The most skilled painters can visualize the entire image all at once in their heads, and then make it manifest in ways that we can't even see until it's done. Why does this myth of the T-shaped person endure in marketing and small business? The reality is that most of the time, mediocrity is sufficient to get the job done. A press release doesn't need to win a Pulitzer. A banner ad doesn't need to be able to exhibit at the Met. The backing track to your 25-minute sales demo doesn't have to compete against Metallica. Thus, you can be minimally competent in much of the basics of marketing while still being good at something, and be labeled a T-shaped person. That's the hope of hiring managers - someone whose work output in most areas is good enough, and in an area needed most, stellar: The T-shaped person ideal output.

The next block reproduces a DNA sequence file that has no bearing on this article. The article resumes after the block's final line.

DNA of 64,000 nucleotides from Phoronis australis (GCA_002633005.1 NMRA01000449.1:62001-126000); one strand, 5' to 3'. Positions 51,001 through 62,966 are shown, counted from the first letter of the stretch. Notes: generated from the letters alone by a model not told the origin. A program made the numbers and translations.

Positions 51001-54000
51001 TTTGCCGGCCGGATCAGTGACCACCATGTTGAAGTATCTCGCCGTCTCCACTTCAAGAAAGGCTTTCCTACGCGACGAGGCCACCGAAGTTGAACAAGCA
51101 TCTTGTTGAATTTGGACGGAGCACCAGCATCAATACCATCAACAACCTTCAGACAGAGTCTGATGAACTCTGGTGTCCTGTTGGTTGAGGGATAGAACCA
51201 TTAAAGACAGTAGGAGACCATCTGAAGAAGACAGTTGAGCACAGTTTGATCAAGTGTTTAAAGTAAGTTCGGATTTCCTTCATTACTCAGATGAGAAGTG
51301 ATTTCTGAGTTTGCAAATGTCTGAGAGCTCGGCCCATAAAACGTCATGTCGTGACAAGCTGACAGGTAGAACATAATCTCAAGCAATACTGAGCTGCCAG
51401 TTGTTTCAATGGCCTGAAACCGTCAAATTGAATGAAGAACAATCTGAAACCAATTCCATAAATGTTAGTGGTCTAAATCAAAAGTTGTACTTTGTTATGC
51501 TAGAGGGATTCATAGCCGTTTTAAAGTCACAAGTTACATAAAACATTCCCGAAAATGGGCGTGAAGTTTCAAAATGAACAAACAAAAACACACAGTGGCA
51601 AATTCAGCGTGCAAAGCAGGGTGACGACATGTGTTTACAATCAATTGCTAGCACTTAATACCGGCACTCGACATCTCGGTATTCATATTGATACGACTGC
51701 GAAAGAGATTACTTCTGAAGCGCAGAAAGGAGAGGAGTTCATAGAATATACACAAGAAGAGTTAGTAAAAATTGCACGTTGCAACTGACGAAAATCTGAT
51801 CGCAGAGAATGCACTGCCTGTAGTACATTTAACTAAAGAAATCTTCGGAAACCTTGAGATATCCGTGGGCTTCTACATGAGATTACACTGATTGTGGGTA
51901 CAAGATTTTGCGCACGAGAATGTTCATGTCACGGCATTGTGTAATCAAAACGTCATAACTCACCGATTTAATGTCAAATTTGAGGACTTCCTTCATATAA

So why am I talking about the demise of the T-shaped marketer? Because AI is eating away at the concept rapidly. The current generation of AI models produce mediocre output. Natural language generation produces some pretty rough first drafts. Today's music generation models are good enough to produce inoffensive backing tracks and elevator music that won't upset anyone. Image generators can spin up thousands of boring ads in one shot. In other words, AI in the current generation is outstanding at mediocre output. Which means that concept of the T-shaped marketer is an endangered one: The end of the T-shaped marketer As the line of mediocre output from AI advances, it will do more and more of the mediocre work, the stuff that everyone can do to some degree. That line advances a little more each year; three years ago, natural language generation was in a sorry state of affairs. You wouldn't even consider using machine outputs for final product. Today, machines can write the same bland press releases humans can, with the same average level of quality. Three years from now? Those machines will probably crank out better blog posts for online businesses than the average person.